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April 8, 2020

Leadership Notes

Time for a deep dive into Reformed theology. As Evangelical Presbyterians, those are our roots. Reformed, Biblical, Augustinian, Calvinist theology, of varying degrees and stripes. I recently finished a book on the Great Halifax explosion of 1917, and now have started a book on the Chernobyl nuclear disaster. Heaviness in the time of quarantine isn't a bad thing. It can't all be "Tiger King: Murder, Mayhem and Madness."

Let's start with worldview. Your worldview shapes how you see people and events in the world around you, as well as how you respond to them. As an EPC pastor, I have a worldview shaped by Biblical, Reformed theology. That's how I see what we're struggling through right now.

One of the things on display through this pandemic is the human capacity for kindness and helpfulness. People are serving their communities with energy, intelligence, imagination, and love. That's honoring the image of God in which we were created. As I like to say, most people, most of the time want what's best for their families and their communities. That's how we were created to be.

But Biblical, Reformed theology also recognizes the sin that will always be a part of our world. People are not perfect. We all make mistakes. And everything we do is corrupted or corruptible by original sin.

So why the blame game during this current crisis? Why point fingers? Why the armchair quarterbacking? People always want someone to blame, right? We need a way to explain the unexplainable. "If only…" and "They should have…" create the illusion of controlling the uncontrollable. People are imperfect. Bureaucracies of any kind are, at times, lumbering and inefficient. To expect otherwise is to not understand human nature. The world is not perfect. Big surprise, right? Sometimes things happen and there's no right answer or best answer.

It's fascinating to observe human nature through the lens of a Reformed worldview. This worldview also helps us understand God and His plans for our lives.

Are viruses good? Absolutely. They were created by God. And by good, I mean in the sense they were created for a purpose. Viruses serve an important part of the ecosystem. However, as we've already observed, sin permeates all of creation. Humans can cause viruses to jump the species barrier by our ignorant action…such as what goes on in the horribly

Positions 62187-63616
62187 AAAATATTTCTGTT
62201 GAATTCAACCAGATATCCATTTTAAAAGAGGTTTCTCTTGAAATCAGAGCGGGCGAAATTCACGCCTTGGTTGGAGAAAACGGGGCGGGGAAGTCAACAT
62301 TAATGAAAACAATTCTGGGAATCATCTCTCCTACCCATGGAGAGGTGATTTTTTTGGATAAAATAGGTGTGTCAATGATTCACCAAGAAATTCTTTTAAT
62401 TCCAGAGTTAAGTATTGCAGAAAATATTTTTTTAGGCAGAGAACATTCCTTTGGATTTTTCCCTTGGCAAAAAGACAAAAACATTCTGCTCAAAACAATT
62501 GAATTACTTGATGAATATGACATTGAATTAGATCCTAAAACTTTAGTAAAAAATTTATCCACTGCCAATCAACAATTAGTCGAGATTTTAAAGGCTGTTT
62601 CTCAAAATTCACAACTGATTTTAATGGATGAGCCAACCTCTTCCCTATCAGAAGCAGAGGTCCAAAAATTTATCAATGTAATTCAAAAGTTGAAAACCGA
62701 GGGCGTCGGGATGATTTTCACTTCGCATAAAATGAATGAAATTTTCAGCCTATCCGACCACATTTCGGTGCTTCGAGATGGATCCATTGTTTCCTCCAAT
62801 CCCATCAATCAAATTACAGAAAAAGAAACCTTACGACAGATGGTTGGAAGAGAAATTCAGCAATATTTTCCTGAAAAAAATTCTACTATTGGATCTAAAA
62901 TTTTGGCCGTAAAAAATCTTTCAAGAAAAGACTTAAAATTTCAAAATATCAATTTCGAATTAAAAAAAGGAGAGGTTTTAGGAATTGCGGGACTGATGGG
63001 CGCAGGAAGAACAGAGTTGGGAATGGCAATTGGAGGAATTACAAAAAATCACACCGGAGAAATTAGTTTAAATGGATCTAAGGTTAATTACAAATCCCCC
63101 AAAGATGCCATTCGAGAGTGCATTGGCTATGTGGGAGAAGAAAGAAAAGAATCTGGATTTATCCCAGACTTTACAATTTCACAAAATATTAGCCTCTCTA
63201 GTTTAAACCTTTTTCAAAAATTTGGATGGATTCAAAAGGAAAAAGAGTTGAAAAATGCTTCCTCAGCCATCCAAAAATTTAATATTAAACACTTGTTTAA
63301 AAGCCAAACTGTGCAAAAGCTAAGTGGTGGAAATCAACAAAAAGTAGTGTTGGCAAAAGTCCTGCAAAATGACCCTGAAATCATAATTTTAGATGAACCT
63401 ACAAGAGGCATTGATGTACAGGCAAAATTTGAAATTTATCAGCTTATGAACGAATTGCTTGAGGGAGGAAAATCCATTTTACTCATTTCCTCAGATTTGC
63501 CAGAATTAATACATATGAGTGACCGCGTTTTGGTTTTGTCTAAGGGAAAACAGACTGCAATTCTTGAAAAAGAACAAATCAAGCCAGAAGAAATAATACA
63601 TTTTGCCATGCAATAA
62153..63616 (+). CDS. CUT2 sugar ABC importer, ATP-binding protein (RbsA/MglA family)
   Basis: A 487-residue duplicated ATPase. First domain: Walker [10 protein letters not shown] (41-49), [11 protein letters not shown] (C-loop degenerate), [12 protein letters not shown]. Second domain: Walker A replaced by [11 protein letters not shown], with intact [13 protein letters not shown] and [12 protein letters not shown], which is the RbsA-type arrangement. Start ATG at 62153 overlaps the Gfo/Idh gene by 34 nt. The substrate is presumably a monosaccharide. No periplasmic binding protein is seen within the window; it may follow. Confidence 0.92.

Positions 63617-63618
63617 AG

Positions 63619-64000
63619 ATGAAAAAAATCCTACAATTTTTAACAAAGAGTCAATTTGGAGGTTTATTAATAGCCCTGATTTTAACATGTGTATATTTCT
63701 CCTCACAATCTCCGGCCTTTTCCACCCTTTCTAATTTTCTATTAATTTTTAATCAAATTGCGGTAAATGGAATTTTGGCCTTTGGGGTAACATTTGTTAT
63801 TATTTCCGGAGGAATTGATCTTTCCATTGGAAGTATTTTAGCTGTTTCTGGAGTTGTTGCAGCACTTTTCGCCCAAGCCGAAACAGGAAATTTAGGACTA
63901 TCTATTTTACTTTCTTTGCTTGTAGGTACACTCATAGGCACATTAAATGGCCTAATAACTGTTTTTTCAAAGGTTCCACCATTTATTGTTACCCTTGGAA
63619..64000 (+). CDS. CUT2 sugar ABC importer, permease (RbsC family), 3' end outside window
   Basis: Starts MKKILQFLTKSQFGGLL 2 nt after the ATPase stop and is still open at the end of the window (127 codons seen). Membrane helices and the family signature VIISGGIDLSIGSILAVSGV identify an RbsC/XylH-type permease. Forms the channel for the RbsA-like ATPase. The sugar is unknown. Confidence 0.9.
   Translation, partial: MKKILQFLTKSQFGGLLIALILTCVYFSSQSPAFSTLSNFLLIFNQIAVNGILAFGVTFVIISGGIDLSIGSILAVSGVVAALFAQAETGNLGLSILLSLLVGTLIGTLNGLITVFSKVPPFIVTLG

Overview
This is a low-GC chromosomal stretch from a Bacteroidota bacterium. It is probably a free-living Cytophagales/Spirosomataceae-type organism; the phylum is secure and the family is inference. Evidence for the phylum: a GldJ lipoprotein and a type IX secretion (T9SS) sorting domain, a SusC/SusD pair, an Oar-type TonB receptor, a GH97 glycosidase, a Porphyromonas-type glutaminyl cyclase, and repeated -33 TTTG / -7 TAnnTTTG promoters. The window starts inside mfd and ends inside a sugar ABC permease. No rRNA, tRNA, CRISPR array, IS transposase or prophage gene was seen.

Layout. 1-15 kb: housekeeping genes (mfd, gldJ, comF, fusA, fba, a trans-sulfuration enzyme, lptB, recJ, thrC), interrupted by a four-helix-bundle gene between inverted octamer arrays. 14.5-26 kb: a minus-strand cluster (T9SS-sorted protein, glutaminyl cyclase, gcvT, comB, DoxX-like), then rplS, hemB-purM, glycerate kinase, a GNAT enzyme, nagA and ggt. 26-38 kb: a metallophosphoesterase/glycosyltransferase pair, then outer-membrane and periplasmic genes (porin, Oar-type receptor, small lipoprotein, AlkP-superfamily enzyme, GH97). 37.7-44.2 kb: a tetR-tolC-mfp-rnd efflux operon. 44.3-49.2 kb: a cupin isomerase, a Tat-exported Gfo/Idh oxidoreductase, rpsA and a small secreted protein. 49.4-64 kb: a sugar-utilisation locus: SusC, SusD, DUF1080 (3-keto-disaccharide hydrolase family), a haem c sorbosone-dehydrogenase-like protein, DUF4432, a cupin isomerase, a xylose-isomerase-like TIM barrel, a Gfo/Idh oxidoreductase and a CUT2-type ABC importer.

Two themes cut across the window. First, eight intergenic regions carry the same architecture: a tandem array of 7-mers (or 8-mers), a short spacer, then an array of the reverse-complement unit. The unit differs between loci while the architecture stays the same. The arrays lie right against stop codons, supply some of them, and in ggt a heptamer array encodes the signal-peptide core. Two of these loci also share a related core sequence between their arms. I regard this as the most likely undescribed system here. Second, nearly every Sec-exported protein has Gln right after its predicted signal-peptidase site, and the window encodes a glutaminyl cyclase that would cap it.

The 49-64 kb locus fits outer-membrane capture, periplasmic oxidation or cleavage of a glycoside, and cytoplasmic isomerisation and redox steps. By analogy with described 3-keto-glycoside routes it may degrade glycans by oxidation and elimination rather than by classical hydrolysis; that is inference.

appropriately named "wet markets" of China.

As Adam Tucker, administrative staff person at an evangelical seminary, reminds me, "We know that God exists as Goodness itself." Even a virus couldn't exist without God's sustaining power, and we can trust that He will bring about good even from the worst evil. While God does not will evil for its own sake, He does permit certain evils to occur.

I love how Thomas Aquinas put it:

Hence, corruption and defects in natural things are said to be contrary to some particular nature; yet they are in keeping with the plan of universal nature; inasmuch as the defect in one thing yields to the good of another, or even to the universal good: for the corruption of one is the generation of another, and through this it is that a species is kept in existence. Since God, then, provides universally for all being, it belongs to His providence to permit certain defects in particular effects, that the perfect good of the universe may not be hindered, for if all evil were prevented, much good would be absent from the universe. A lion would cease to live, if there were no slaying of animals; and there would be no patience of martyrs if there were no tyrannical persecution.

Here's how Paul put it, centuries earlier, in Romans 8:28 - "And we know that for those who love God all things work together for good, for those who are called according to his purpose."

Honestly, I don't know how you process what we're going through now without belief in the God of grace and mercy. How do you make sense of human behavior? How do you understand our place in a sometimes dangerous world? And what do you hope in when tragedy strikes? I love the faith and resiliency of the people of Covenant Church. So many of you are staying connected through email and texting. I love hearing from you.

As we move through this crisis in reasonable, rational, and responsible ways, we remember the amazing demonstration of God's love through Jesus Christ. He died for our sin in our place and removed the barrier that separated us from Him. That's why praise is forever on our lips.

I close with this quote from C.S. Lewis:

"God whispers to us in our pleasures, speaks in our consciences, but shouts in our pains. It is his megaphone to rouse a deaf world."

Be of Good Cheer!

With Much Love and Affection,


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